Darwin saw nature as a very hostile place where there was an overproduction of animals and a limited supply of food. He believed this led to a bloody struggle for existence among animals in which only the most fit survive. Thus, natural selection came to be defined as survival of the fittest. One of the problems with this "explanation" is that it is a tautology. A tautology is a circular statement such as "deafness causes loss of hearing" -- while true, it adds nothing to our understanding. Which animals survive? -- why, those that are fit. What do we mean by "fit"? -- why, those that survive!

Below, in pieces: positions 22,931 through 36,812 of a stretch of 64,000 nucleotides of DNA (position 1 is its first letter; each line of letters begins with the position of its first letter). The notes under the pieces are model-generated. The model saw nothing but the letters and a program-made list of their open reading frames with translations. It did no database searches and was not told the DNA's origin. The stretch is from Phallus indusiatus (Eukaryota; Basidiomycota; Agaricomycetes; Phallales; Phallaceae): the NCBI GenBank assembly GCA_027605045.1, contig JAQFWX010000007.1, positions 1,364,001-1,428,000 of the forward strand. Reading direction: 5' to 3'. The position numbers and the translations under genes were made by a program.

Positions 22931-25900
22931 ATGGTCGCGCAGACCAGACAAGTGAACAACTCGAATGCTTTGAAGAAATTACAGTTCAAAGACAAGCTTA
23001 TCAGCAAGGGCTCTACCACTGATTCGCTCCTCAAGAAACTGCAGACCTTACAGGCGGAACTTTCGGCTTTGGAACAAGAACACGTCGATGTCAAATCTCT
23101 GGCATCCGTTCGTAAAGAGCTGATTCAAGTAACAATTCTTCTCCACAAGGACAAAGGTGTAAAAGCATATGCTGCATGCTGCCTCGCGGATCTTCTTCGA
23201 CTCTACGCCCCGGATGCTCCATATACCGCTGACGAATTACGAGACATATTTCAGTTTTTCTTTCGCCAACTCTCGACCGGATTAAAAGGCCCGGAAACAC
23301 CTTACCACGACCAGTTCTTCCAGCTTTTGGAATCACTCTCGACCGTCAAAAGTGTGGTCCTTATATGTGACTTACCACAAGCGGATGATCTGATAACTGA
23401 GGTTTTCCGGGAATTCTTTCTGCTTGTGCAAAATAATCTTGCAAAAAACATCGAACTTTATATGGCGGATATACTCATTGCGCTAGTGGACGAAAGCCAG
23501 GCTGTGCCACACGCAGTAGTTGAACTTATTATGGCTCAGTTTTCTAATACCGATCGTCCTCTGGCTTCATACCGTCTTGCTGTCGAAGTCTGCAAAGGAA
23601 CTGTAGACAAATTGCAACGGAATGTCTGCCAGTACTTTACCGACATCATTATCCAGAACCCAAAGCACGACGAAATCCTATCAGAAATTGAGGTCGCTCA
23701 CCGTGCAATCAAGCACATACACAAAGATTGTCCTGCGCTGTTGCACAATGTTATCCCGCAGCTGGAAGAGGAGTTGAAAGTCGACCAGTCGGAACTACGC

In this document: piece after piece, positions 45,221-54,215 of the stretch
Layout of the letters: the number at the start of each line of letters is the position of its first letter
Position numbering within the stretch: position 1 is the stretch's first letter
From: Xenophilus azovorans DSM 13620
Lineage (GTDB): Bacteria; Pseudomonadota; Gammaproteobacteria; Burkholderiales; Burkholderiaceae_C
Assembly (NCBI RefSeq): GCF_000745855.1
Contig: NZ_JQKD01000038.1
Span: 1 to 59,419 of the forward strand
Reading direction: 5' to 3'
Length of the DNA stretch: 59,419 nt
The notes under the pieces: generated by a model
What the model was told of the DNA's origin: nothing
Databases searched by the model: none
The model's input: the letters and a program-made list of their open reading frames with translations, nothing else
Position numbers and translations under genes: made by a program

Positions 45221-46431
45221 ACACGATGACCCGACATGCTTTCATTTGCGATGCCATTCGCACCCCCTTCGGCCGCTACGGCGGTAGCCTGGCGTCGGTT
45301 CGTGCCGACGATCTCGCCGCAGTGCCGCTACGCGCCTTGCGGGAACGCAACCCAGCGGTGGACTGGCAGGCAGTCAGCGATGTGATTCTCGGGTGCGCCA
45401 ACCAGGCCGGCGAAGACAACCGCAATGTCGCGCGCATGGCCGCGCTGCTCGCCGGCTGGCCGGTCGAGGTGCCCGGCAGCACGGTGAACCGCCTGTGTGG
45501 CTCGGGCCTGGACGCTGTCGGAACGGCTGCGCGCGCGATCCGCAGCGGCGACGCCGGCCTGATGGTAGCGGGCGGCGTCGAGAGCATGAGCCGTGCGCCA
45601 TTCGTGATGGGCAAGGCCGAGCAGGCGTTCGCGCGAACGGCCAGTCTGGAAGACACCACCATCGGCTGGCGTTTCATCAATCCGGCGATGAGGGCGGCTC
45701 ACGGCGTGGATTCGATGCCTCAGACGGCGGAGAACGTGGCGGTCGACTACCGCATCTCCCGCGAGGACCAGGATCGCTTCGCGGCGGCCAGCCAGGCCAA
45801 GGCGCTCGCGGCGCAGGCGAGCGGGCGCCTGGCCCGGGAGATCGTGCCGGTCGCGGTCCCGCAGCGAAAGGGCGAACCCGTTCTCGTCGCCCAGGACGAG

The classical Darwinian view of natural selection as survival of the fittest was later modified to mean differential reproduction. This interpretation of natural selection became popular in the 1950's under the name of neo-Darwinism. In the neo-Darwinian view, nature does not merely select for animals that survive, but for animals that leave the most offspring. Think this one through -- according to Darwin the reason we are supposed to have evolution in the first place is that animals leave too many offspring, and there isn't enough food to feed them. Now we are told by neo-Darwinists that the animals that leave the most offspring insure the continued survival of their species. Ironically, neo-Darwinists (like Paul Ehrlich), stridently insist that we humans must severely limit the number of our offspring if our species is to survive!